Indigenous community protests against oil company
On 10th May 2021, members of Indigenous community El Edén in Ecuador’s Amazon region began a peaceful protest against oil company Petroecuador. Over more than a month, they blocked access to Petroecuador’s fields located in ancestral Kichwa Naporuna territory, in Orellana. Around 1,000 people living in the region are affected by the earth, water and air pollution resulting from oil extraction. El Edén community members demanded the renewal of a deal to receive compensation from Petroecuador for the impact of their activity.
In June 2021, the community, Petroecuador and local authorities reached an agreement, and protests came to a halt. In the five-year agreement, the oil company pledged to finance the provision of drinking water for the community, execute a project to repower the local electricity service and improve health facilities.
Attacks on journalists
URGENTE 🇪🇨 | El periodista Calixto Zambrano de @ecoatumedida sufrió un atentado la noche del 28 de mayo. Dos individuos en moto le dispararon, impactándolo en el muslo derecho, cuando Zambrano bajaba de su vehículo. Fue intervenido y se encuentra estable en un hospital. pic.twitter.com/YCd1O87EoI— FUNDAMEDIOS (@FUNDAMEDIOS) May 31, 2021
On 28th May 2021, two attackers on a motorcycle shot journalist Calixto Zambrano as he was returning to his home in El Carmen. As reported by the Committee to Protect Journalists (CPJ), two of the shots hit Zambrano as he ran away and he had to undergo surgery for the wounds. Zambrano, who has worked as a journalist for 35 years, said he covers a range of issues on his nightly news programme on independent station Radio Eco FM. He had recently reported on corruption allegations involving the remodelling of a local hospital and the management of the town’s bus system.
On 24th June 2021, journalist Luis Eduardo Vivanco received a death threat from an unidentified man in Quito. According to Vivanco, the man began screaming at him from inside a vehicle. The assailant then left the car and said, “Vivanco, you son of a bitch, I’m going to kill you.” The journalist recorded the encounter on his phone; he said the man left the scene after seeing that he was being filmed. The following day, the reporter received threatening messages on WhatsApp, which referenced Vivanco’s criticism of Quito’s mayor Jorge Yunda.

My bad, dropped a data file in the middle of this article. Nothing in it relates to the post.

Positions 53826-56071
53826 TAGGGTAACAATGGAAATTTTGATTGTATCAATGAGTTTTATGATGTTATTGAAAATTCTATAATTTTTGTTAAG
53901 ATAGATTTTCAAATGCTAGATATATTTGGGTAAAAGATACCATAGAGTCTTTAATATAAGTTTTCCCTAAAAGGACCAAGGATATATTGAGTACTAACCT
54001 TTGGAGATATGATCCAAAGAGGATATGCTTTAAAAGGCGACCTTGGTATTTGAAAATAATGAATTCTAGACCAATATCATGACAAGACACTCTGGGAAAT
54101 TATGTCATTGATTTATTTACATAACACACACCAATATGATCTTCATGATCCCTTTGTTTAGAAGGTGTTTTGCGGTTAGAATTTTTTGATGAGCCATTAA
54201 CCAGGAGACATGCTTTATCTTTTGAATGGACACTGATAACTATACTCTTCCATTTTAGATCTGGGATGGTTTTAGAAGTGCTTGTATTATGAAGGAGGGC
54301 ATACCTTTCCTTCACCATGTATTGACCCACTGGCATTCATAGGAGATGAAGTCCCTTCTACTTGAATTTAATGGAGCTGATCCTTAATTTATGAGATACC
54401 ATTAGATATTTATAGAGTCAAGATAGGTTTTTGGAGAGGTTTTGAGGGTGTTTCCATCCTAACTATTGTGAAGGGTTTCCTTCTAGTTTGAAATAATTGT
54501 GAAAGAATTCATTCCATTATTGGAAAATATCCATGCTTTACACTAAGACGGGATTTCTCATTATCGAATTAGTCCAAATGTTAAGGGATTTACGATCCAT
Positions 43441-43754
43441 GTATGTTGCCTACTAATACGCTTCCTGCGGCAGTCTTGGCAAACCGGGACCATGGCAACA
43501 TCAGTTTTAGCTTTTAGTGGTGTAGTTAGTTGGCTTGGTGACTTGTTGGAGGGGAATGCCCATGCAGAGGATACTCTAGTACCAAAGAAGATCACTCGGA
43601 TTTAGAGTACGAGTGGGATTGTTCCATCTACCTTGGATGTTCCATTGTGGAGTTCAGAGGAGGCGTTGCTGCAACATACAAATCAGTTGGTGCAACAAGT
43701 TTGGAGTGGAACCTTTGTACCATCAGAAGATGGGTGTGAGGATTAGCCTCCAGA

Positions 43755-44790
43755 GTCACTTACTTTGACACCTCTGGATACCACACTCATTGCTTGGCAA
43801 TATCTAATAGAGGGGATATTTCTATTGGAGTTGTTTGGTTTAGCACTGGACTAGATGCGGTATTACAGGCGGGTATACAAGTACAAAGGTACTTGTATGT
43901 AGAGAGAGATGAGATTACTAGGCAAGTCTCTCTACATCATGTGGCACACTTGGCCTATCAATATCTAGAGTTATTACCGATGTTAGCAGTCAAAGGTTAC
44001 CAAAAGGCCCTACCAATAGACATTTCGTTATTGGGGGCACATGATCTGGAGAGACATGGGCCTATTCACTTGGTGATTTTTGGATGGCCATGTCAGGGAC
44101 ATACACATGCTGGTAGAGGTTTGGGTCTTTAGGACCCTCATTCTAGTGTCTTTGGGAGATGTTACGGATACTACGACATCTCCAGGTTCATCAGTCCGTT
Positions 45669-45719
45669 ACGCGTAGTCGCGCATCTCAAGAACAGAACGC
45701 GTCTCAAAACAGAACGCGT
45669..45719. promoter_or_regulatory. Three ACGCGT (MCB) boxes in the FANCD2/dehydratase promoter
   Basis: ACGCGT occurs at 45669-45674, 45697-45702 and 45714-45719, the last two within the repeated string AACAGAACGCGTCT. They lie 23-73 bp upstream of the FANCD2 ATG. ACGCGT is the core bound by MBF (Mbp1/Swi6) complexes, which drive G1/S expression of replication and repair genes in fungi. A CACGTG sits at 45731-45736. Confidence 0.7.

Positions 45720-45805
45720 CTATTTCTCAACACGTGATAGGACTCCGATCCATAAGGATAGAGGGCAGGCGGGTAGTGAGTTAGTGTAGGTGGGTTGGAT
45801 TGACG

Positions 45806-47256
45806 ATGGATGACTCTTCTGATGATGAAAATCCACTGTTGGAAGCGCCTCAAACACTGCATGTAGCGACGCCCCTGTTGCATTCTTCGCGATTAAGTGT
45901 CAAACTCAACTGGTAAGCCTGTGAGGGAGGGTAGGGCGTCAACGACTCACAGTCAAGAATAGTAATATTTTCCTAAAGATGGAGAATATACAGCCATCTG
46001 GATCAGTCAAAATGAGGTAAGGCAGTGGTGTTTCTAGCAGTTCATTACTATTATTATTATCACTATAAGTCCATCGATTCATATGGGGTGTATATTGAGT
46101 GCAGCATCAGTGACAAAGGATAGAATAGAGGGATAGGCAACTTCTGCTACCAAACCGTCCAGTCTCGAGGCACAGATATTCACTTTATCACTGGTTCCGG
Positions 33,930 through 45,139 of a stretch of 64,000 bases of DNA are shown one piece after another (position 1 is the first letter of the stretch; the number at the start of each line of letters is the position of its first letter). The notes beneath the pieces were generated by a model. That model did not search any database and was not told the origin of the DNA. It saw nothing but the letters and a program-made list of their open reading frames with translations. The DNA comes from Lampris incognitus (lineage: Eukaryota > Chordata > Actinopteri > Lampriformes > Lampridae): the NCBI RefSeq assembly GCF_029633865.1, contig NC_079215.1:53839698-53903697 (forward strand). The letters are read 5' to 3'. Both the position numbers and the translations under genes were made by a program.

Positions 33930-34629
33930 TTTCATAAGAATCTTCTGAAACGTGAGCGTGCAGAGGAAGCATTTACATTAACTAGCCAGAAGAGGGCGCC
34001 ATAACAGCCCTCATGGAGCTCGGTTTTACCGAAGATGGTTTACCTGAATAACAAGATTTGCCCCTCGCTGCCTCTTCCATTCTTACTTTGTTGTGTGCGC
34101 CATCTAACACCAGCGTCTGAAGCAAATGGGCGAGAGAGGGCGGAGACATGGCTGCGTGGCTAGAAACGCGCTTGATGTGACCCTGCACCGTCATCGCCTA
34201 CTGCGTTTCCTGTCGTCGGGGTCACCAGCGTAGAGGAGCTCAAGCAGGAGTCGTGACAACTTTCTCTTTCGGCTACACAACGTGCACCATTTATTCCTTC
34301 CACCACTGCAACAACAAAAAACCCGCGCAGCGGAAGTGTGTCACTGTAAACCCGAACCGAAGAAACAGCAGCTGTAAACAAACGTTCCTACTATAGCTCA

Laws affecting freedom of expression
On 6th May 2021, the National Assembly passed the Law to Prevent and Combat Digital Sexual Violence and Strengthen the Fight Against Computer Crimes, known as the “Digital Violence Law.” The legislation included several articles that threatened the ability of journalists to cover the news without fear of criminal penalty, said CPJ and a statement by Fundamedios. The bill, initially presented as a means to protect victims of sexual violence from online harassment, expanded Article 179 of the country’s Penal Code, relating to the “disclosure of secrecy,” by introducing criminal penalties for revealing or disseminating personal content “of a person without their consent, by virtue of the fact that they wanted to maintain this information in secret.” Convictions under the article would carry sentences of up to three years in prison. The legislative text also expanded criminal defamation provisions.
The Inter American Press Association (IAPA) and Human Rights Watch also criticised the legislation, calling on President Lasso to veto its problematic provisions. On 11th June 2021, Lasso objected to 14 articles of the bill, including the provisions rejected by civil society. In July, the National Assembly made modifications in the text to protect the exercise of journalistic activity.
In a separate development, on 27th May 2021, the new government sent to the National Assembly a legislative project for a new Organic Law on Free Expression and Communication. On his inauguration, President Lasso had vowed to repeal the current Organic Law of Communication (LOC), enacted during the government of Rafael Correa.
The community media sector warned that the bill would imply setbacks in rights. An open letter signed by around 30 organisations states that the bill promotes an individualistic notion of freedom of expression, reducing it to an exclusive right of journalists and the media, not as a right of society as a whole. They argue that while the text recognises the right to intercultural and pluri-national communication, it does so only as a declaration without addressing specific action viewed as vital – including community media’s access to radio and television frequencies. In the statement, the organisations said:
“In order to guarantee true freedom of expression, the democratisation of communication and independent audiovisual production in our country, it is necessary to maintain the basis of the Affirmative Actions provided for in the current Organic Law on Communication: training, tax exemptions for the import of equipment, preferential credits and development funds.”
In addition, the government’s proposal would do away with auditing authority Council for Regulation, Development and Promotion of Communication (Cordicom) by repealing articles in the LOC which instituted it. The organ was criticised by IAPA in 2014 for issuing an “inappropriate” warning to news media on their editorial criteria.
Recognition of State responsibility
On 15th June 2021, the State of Ecuador partially recognised its responsibility for the violation of the right to freedom of expression of journalist Emilio Palacio and newspaper El Universo before the Inter-American Court of Human Rights. In 2011, the journalists were sued for criminal libel by then president Rafael Correa, and were convicted. Palacio and three of the newspaper’s directors were sentenced to three years in prison and payment of fines totalling US$40 million in compensation for an opinion piece regarding the country’s political situation.
In a hearing, Ecuador’s representative said the State recognises that the criminal sanction and civil compensation were disproportionate and unnecessary and added that these sanctions had “the capacity to produce an intimidating effect on the exercise of freedom of expression” for all journalists, the media and Ecuadorian society.